FRANKFURT -- Opel, the German unit of the world's biggest carmaker, General Motors, is considering reducing its working week to 30 hours in a bid to cut costs and secure jobs, company sources said on Tuesday.
Opel, which is in the middle of a turnaround plan aimed at returning it to profit, said its management and workers' council were currently in talks about saving jobs but gave no further details.
"The reason (for the talks) is the ongoing difficult economic environment for all car manufacturers. Despite the successes of Opel's 'Olympia' turnaround programme further steps are necessary to secure a return to profitability," the company said in a statement.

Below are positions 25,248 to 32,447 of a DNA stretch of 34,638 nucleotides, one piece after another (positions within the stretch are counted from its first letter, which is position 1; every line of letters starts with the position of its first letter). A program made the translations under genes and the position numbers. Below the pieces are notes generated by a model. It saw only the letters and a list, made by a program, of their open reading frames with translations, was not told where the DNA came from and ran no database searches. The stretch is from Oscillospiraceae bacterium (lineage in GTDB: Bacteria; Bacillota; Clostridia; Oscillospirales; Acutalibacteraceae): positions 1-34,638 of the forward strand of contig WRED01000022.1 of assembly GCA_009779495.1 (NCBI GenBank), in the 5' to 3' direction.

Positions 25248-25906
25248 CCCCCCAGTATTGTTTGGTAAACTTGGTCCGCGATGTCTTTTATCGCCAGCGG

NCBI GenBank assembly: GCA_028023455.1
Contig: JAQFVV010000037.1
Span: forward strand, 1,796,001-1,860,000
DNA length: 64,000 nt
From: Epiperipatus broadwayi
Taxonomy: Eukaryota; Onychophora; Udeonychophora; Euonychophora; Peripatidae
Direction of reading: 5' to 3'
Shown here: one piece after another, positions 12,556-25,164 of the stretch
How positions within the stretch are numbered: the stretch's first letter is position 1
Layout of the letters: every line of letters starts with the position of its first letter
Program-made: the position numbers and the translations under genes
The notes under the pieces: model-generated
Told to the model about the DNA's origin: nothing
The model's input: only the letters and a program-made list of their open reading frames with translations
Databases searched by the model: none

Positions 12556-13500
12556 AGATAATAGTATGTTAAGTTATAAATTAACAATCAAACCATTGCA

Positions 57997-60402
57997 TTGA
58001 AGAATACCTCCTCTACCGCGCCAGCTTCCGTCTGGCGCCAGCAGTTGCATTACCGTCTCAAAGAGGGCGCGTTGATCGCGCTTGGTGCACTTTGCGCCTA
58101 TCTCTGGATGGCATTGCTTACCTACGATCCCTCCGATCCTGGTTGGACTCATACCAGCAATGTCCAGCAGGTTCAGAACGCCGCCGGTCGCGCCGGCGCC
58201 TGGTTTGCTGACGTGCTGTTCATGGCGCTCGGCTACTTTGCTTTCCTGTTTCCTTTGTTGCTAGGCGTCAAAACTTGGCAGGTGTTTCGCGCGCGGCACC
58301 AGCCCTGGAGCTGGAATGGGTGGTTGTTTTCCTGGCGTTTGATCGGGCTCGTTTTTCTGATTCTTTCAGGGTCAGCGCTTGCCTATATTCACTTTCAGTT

A spokesman said the results of the talks were likely to be announced in the next two to three weeks, but declined to comment on exactly what was under discussion.
Ford, the world's second-biggest auto maker, has said it is cutting 6,700 jobs in Europe including 3,000 at its plant in Genk, Belgium, and 1,700 at its German offices, in a bid to return to profit in the region.